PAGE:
As a vendor (meaning software publisher / service provider), I was a bit the odd man out in the panel but I hope brought a unique perspective to the conversation. I was also the only one representing a small company on the panel, as both ICBC and Maersk are established companies with a global footprint. FireTail™, on the other hand, is less than six months old and has a team of five.
Here’s a rundown of what we talked about:
Supply chain security is top of mind for many people when they think about 3rd-party risk. But like most other areas of cybersecurity, many organizations struggle with gaining visibility. The rapid adoption of cloud services in past years, accelerated by the pandemic and remote work, has made this even more challenging.
A few examples were discussed to remind people that 3rd-party data breaches are real and have material impact to customers.
What’s an acceptable disclosure period of a 3rd-party breach, whether from your vendor to you or from you to your customers? 3 days / 72 hours is reasonable. Anything quicker often leads to a rushed response, with incomplete information that causes confusion and panic.
What’s a good tip for an investigation? Once you think you have found everything, go 20% further. Living off the land (LOTL) attacks are common and not expensive for a bad actor to maintain. Go slightly deeper in your investigation. You’ll also get more peace of mind from this and learn about other attack surfaces to cover and investigate for the future.
Could cyber insurance solve problems around 3rd party data breaches? No, and in fact from my perspective, there are real risks and uncertainty around the cyber insurance market. Harvard Business Review highlights challenges with cyber insurance. The tl;dr here is that cyber claims have been way higher than expected, and actuaries within insurance providers are pushing to re-assess rates or even the overall provisioning of cyber insurance.
Side note: As someone who is very active in the early-stage cybersecurity community, I must say that almost every founder of a software or services company today, talks about wanting to align with and leverage insurance providers as either a source of funds (the insurance providers will pay for this for our customers, because it reduces their risk); a source of leads (all the insurance providers will want their customers to use us); or both. Stop for a second and think about this.
Do you have the right alignment of incentives here?
Do you have the right budget owners involved in both pieces of this supposed alignment?
Are vendor questionnaires a good starting point? This was one of my favorite areas of discussion in the panel, so let me explain my “green M&Ms” comment highlighted on the InfoSecurity Magazine write-up.
I’ve worked in the vendor world for the past 10+ years, so as a supplier of software or services to large-scale enterprises either moving to the cloud or looking to secure their cloud infrastructure. I’ve done dozens of these vendor security questionnaires over the years.
No two customers agree on what’s important, but the overlap between customer A and B is probably about 80%. That’s why efforts like the CCM / CAIQ are interesting, and a good starting point for us as a young company.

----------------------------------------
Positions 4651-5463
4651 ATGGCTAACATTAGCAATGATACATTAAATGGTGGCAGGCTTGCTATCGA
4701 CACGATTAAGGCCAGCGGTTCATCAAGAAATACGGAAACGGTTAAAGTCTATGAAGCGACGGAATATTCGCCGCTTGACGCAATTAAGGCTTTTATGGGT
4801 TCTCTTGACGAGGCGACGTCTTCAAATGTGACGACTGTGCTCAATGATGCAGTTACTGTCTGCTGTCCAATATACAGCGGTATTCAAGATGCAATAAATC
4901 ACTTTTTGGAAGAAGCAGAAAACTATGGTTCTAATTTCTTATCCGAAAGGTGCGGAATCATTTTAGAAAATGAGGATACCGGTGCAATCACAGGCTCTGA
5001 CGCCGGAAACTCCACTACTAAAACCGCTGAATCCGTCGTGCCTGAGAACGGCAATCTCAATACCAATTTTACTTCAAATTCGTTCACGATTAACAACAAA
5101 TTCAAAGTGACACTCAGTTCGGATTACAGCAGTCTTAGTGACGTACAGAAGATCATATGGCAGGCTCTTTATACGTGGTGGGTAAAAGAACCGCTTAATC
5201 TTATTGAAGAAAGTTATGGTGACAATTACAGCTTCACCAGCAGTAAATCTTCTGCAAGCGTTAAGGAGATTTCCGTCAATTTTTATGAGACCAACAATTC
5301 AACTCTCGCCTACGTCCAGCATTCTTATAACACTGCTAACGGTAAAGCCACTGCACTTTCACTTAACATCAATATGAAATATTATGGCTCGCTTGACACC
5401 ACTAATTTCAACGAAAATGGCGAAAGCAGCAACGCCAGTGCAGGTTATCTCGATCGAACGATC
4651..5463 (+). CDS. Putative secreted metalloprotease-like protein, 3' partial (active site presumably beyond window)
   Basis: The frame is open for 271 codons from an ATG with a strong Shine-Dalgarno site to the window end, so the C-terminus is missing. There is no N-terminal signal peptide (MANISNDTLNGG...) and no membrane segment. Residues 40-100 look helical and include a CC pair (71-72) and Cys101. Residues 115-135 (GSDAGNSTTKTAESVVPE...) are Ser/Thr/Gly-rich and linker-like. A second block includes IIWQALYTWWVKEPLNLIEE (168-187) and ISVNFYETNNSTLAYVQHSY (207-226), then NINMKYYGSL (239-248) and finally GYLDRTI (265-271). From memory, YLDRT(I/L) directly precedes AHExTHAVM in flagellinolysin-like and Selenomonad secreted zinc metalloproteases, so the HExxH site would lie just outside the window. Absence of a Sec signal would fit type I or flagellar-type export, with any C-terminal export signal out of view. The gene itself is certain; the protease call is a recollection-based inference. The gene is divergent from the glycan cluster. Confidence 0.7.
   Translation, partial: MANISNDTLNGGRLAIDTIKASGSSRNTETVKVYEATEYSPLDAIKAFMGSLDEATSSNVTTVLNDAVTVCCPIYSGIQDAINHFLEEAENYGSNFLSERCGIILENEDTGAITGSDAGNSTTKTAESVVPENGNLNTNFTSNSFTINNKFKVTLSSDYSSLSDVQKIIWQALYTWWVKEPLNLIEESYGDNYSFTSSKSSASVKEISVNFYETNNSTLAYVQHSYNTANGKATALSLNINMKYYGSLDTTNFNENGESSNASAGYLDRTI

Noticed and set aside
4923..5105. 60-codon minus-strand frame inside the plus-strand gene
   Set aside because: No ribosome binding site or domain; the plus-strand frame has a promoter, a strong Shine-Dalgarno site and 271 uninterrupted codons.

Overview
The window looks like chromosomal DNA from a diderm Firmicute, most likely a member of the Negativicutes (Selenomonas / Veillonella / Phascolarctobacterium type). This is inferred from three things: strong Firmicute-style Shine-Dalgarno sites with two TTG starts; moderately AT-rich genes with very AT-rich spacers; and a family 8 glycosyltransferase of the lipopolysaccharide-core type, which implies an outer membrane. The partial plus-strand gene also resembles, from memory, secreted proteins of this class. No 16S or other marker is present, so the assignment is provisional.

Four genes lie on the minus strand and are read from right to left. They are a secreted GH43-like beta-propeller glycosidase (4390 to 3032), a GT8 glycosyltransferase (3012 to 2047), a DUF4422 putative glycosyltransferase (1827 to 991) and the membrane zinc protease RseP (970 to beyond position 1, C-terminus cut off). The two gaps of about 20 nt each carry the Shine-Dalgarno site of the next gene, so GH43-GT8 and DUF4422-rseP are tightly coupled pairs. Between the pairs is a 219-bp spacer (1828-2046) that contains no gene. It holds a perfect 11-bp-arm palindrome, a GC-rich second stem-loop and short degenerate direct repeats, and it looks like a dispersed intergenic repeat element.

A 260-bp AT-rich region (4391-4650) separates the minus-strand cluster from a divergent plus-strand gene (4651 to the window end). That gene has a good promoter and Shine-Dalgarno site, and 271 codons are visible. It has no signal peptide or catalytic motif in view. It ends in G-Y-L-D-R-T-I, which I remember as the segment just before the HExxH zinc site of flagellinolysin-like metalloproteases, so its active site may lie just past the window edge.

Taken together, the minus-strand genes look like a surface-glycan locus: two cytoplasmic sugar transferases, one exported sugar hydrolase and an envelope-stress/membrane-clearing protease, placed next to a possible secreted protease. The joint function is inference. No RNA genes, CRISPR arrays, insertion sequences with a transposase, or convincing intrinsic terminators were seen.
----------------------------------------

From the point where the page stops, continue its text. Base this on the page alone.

But the formatting and treatment of these documents, even by customers, over the years has left me jaded. Many customers have said stuff to me like “just fill it out; no one reads it,” or “just make sure there aren’t any red flags,” or “it just has to pass procurement.”
These are the kinds of responses that make me want to put in something crazy, like an “M&Ms” clause. Note here – I got the color wrong. It was actually a brown M&Ms contract rider. The story behind that is actually fascinating. But I do wonder whether security teams actually read or care about these documents, or whether they’ve become just another bureaucratic process to follow.
And finally, yes, I very much advocate for automated patching. Of course, I also advocate for reducing your overall attack surface by moving to a “cattle not pets” model, more ephemeral infrastructure, and getting rid of servers that have operating systems. Reach out if you want to hear more about our views here.
Also, I’d like to give a little hat tip to fellow panelist Lewis, who was kind enough to share not only the photo, but his top three takeaways from the session, which I respect fully, from his perspective as a cyber leader in his organization:
Actively take control of your supply chain! Ensure security is inserted into the relevant governance processes (procurement, legal etc) so that discovery is enduring and not a point in time exercise.
Spreadsheets may have their place in supplier assurance, but try to tailor them where possible. Although nothing beats getting the right people on both sides to come together and talk through mutually beneficial security arrangements.
If it is facing the internet and you can’t patch within 24 hours, is on-prem really the right setup for that 3rd-party software?
I think Lewis’s points about establishing relationships with your third parties is so crucial (In the second point above. The words are Lewis’s, the emphasis mine). Remember that whatever tools we use, there will always be a human involved in the investigation, the incident report, and follow-up actions.